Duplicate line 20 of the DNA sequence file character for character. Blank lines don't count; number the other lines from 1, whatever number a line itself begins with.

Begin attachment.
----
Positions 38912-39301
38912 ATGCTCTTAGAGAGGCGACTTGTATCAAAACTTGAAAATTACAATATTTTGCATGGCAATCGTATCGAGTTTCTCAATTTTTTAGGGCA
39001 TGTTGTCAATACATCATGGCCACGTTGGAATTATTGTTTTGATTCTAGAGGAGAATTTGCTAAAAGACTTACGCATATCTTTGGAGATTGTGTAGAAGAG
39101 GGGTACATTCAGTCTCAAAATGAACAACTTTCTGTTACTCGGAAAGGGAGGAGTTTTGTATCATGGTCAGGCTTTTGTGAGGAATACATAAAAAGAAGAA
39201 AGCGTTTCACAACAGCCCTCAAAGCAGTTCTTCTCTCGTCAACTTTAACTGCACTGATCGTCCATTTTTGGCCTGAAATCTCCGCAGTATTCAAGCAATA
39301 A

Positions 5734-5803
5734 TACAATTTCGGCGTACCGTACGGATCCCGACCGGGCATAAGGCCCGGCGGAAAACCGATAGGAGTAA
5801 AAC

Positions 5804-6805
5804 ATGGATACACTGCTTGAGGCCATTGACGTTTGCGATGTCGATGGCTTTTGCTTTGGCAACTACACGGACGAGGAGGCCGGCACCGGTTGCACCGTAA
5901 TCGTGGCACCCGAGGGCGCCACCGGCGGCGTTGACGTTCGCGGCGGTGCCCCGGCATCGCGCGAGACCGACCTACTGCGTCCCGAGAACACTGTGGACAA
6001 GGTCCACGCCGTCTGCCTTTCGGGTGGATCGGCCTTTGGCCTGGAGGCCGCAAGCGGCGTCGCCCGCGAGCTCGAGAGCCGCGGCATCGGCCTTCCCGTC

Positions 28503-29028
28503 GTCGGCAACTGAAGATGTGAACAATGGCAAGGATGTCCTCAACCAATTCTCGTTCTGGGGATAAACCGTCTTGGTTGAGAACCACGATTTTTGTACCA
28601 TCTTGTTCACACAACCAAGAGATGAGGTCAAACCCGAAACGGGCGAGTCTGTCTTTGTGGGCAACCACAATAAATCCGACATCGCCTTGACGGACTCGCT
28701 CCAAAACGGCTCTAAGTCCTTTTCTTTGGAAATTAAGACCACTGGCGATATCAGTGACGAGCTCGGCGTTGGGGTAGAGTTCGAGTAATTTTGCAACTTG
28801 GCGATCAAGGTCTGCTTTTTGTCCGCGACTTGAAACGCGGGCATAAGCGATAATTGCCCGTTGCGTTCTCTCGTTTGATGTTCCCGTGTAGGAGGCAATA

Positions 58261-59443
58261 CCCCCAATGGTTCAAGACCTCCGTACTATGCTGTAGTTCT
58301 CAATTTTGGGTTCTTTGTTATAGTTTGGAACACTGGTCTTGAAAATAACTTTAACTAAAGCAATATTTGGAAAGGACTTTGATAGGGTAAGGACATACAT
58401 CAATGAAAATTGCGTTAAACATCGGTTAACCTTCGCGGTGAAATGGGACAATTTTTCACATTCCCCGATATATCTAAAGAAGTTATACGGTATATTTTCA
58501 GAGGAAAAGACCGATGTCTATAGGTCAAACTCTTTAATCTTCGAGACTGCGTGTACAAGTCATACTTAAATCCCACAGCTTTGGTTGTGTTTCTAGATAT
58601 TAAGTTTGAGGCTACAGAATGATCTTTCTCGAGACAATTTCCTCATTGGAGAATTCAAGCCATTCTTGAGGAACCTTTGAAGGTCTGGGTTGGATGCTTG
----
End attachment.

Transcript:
58261 CCCCCAATGGTTCAAGACCTCCGTACTATGCTGTAGTTCT